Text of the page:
In this article, we’ll take a look at how Facebook Budget Optimization (CBO) works and share some basic guidelines to help you get effective results from these campaigns.
HOW DOES CBO WORK?
In order to understand how Facebook budget optimization works, you need to understand the entire structure of an advertising account:
in your account you create campaign – in it, you will later create different ad groups that will be united by one common goal. You choose this goal at the very beginning of the campaign creation.
in the campaign itself you create ad groups (maybe one, or maybe several) – for each group you set a specific targeting, that is, you describe the audience who will eventually see the ad.
the ad group will already have the same poststhat users will see. They can differ in creativity, text and appeal in order to understand what this particular audience likes and what works with it more effectively.
At this stage, you either create a new ad, or select an existing post and start promoting it on social networks.
If you are not using CBO, then the budget is set separately for each ad group and Facebook from this group selects the most effective ad that will be shown most often.
What happens if you include budget optimization? In this case, you set a total budget for the entire campaign and Facebook will distribute it among all ad groups, trying to optimize the most effective one.
In order to better understand how it works, you can take a look at this infographic:
Here we can see that three ad groups were created in each campaign. In the first case, without using CBO, the budget was set at the level of each ad group at $ 10.
As a result, it was received:
in 1 group – 3 conversions / $ 10 spent
in group 2 – 5 conversions / $ 10 spent
in group 3 – 2 conversions / $ 10 spent
As a result, $ 30 was spent – 10 conversions were received.
In the second case, using CBO, the budget for the entire campaign was set at $ 30.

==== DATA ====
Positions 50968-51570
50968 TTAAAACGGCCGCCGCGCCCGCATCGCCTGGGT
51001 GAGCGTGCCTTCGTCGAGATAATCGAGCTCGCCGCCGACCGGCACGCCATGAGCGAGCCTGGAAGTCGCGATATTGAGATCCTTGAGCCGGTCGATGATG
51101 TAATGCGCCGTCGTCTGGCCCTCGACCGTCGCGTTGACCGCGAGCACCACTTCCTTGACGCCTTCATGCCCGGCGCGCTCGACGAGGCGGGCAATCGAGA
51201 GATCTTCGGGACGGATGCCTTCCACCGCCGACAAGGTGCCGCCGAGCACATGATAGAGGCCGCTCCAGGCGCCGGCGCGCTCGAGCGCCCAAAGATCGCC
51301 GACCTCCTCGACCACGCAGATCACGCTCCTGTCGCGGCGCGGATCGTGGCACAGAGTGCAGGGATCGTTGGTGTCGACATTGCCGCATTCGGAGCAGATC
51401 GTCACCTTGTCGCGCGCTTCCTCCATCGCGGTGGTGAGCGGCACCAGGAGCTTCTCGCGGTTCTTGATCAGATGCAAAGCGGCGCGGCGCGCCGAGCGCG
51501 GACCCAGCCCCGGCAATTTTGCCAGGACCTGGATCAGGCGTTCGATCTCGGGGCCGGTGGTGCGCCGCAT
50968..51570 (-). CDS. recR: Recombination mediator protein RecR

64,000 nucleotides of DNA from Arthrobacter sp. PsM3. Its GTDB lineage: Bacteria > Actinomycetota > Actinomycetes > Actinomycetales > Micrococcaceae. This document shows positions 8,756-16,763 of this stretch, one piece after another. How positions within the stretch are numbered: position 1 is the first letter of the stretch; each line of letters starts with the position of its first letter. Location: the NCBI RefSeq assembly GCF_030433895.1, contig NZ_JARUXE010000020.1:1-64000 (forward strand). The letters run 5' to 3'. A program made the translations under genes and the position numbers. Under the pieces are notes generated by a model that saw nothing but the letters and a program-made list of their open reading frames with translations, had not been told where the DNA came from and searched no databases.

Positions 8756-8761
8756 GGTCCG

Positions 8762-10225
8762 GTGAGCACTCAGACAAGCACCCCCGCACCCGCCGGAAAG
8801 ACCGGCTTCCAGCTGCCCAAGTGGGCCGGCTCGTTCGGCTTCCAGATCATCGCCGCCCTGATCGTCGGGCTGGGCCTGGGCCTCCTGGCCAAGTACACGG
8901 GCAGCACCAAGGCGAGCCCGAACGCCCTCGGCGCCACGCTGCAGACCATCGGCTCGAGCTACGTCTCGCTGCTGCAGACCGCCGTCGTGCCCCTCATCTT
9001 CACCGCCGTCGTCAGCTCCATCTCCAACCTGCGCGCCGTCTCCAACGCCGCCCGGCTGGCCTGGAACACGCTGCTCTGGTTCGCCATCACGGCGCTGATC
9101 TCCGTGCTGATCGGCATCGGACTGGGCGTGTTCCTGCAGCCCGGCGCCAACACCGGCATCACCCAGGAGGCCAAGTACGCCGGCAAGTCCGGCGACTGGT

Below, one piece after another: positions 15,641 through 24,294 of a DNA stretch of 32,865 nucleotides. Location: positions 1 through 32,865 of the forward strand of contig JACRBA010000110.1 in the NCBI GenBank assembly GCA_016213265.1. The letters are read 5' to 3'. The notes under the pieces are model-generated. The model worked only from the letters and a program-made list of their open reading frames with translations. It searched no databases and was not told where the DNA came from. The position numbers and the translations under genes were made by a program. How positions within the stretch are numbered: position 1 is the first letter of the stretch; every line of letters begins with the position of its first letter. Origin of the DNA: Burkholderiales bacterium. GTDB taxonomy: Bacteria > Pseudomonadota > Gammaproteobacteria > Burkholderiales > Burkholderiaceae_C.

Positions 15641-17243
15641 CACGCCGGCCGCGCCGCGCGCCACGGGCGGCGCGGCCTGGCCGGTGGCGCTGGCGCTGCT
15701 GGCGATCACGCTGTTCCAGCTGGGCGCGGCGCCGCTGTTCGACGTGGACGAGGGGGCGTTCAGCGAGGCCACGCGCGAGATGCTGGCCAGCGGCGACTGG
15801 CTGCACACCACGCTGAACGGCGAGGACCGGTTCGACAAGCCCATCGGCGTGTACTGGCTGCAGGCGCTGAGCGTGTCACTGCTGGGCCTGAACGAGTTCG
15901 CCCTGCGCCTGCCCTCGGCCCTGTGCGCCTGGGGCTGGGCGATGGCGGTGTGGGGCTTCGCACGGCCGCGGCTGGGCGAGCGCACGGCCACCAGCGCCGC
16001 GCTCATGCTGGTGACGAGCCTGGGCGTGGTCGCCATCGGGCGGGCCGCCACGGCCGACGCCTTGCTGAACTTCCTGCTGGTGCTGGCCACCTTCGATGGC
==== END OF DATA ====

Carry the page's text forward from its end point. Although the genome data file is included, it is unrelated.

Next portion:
As a result, it came out:
in 1 group – 3 conversions / 7 $ spent
in group 2 – 10 conversions / $ 18 spent
in group 3 – 2 conversions / $ 5 spent
That is, we see that for the same $ 30, 15 conversions were received, instead of 10. Facebook identified the second ad group as the most effective and therefore allocated most of the budget in its favor.
HOW TO TEST CBO?
To select budget optimization, drag the slider while creating a campaign:
You can set a daily budget or a budget for the entire duration.
Be sure to separate new ad groups from existing ones, as the tested ad sets will take up the lion’s share of the budget and will not allow new ad groups to prove themselves.
CBO requires a large budget or you won’t be able to get the most out of this setup. In order to understand what budget to set, calculate how much it will take you for each ad group and indicate the total amount as a result.
But don’t create 200 ads at once in one campaign. First, the more adsets you have, the more budget you need. Second, you will not be able to clearly understand the test results.
It is better to separate such campaigns according to different criteria and determine in which of them the set of targeting settings worked best:
It should be borne in mind that when launching such a campaign, Facebook can focus on only one ad group and direct the entire budget only to it, which will not allow unlocking the potential of other groups. To “level the playing field” and get clearer test results, set a minimum budget for each ad group.
Over time, track the results and those groups that have a smaller share of the budget, disable them so that the CBO does not drain money into them, but distributes it among more effective ad groups.
In order to gauge the effectiveness of the CBO, Facebook advises looking at the entire campaign results rather than individual ad groups.
The main positive side of Campaign Budget Optimization is, of course, the automation of the process. Now advertisers do not need to spend a lot of time manually setting up and monitoring campaigns, and they can spend more time on creative tasks and strategy planning.